Aug 20, 2014
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The Farm CPA

RSS By: Paul Neiffer, Top Producer

Paul is now part of the fourth generation in America that is involved in farming and hopes the next generation will be involved also. Through his blog he provides analysis and insight to farmer tax questions.

Make Sure to Review Your Base Acres

Feb 23, 2014

One of the original proposals in the farm bill discussion was to make payments based on actual production, not base acres. Well, this did not happen, so for 2014-2018 crop years, your actual ARC or PLC payments will be made based upon your base acres. For county elected ARC or PLC provisions, this payment will be based upon 85% of your base acres. For individual ARC coverage, these payments will be made based upon 65% of base acres. As you can see from this 23.5% reduction in base acres, there will probably not be many times when you will elect individual ARC over county ARC.

Also, remember that you have to make an one-time election to either elect PLC or ARC for the 2014-2018 crop years. If you do not make an election, you will be locked into PLC beginning in 2015 and you will not receive a payment for 2014. Also, if you elect ARC, all producers in the farm including cash landlords will be required to sign off on ARC. This will result in actual yields being shared with landlords. This may sway a farmer toward PLC coverage.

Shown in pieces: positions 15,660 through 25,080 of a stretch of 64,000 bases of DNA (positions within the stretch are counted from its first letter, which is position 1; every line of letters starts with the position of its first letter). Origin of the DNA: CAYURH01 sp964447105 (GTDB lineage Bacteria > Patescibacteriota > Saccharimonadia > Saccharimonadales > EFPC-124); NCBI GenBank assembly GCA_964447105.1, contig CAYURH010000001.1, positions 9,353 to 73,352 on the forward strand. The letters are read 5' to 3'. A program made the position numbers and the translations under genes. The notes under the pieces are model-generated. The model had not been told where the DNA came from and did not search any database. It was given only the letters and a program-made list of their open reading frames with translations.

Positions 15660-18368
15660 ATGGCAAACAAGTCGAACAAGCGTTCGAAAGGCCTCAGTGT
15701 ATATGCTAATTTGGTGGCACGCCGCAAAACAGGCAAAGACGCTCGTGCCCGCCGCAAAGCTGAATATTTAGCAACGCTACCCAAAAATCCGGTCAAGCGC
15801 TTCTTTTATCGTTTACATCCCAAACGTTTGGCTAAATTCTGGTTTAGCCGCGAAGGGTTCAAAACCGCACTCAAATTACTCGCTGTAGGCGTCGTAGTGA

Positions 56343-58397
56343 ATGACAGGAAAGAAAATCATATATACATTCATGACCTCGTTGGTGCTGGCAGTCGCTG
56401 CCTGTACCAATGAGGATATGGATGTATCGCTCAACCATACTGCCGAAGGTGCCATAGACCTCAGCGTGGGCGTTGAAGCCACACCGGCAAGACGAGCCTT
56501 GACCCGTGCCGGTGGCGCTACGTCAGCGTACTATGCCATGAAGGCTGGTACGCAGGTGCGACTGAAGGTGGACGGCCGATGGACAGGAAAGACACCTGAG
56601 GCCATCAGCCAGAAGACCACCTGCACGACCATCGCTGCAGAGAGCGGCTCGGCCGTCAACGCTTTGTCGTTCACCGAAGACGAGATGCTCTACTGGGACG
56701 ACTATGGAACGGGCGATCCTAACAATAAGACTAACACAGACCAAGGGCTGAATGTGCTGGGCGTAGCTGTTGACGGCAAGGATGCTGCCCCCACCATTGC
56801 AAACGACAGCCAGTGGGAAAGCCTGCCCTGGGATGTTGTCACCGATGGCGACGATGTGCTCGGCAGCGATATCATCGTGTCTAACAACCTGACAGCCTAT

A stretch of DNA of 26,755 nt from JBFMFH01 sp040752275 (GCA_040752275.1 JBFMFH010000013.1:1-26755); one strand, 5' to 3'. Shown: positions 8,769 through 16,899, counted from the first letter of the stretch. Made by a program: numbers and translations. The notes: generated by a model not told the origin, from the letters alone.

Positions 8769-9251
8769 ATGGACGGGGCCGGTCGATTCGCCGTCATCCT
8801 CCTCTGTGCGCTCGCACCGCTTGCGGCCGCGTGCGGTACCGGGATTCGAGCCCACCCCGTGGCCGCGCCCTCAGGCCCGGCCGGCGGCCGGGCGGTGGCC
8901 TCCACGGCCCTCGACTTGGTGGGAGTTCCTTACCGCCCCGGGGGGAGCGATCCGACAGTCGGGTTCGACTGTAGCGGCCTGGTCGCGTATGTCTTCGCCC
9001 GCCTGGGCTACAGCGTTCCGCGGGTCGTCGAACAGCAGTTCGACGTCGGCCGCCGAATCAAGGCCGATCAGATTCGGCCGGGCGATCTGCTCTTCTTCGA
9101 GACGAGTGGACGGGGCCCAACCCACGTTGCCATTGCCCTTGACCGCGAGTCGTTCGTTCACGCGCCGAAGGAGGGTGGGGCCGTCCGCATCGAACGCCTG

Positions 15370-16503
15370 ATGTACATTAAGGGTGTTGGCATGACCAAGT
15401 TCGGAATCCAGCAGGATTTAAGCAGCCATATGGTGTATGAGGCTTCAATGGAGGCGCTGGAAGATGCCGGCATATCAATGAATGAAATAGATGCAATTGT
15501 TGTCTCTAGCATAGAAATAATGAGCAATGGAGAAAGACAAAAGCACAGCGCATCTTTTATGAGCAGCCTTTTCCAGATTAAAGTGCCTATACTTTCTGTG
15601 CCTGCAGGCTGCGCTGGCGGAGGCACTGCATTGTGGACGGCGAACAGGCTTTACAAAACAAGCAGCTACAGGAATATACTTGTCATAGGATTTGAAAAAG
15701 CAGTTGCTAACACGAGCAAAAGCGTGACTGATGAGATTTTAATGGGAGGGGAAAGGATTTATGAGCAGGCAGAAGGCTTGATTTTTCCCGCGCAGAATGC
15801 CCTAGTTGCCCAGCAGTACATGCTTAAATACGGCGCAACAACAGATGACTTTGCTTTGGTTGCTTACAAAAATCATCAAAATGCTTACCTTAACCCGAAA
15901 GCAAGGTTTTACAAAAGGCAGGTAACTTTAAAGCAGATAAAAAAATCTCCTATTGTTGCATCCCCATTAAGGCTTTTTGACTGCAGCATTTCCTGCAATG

You will be granted a one-time option to reallocate your base acres from the "old" base to a "new" base that will be calculated by taking each crop's share of the farm's total acres planted to covered crops over the 2009-2012 crop years. For example, let's assume a farmer had a total of 2,000 base acres comprised of 650 wheat acres, 700 corn acres and 650 soybean acres. During the 2009-2012 crop years, the farmer actually averaged 1,600 corn acres and 400 soybean acres due to the rise in corn prices and related agronomy changes. Based on this one-time reallocation option, the farmer could update their base acres to reflect 1,600 corn and 400 soybeans acres.

This decision would be based upon the farmer's expectations regarding crop prices for each of the crops grown by the farmer and by placing the "old" base acres into a spreadsheet and then calculating the same expected payments based upon the "new" base acres.

The farm bill allocated about $3 million to extension universities to help develop ARC/PLC calculators. We will most likely start seeing some of these over the next month or so. Most likely the sign-up period will not occur until at least April and will go into at least mid-summer.

We will keep you posted.

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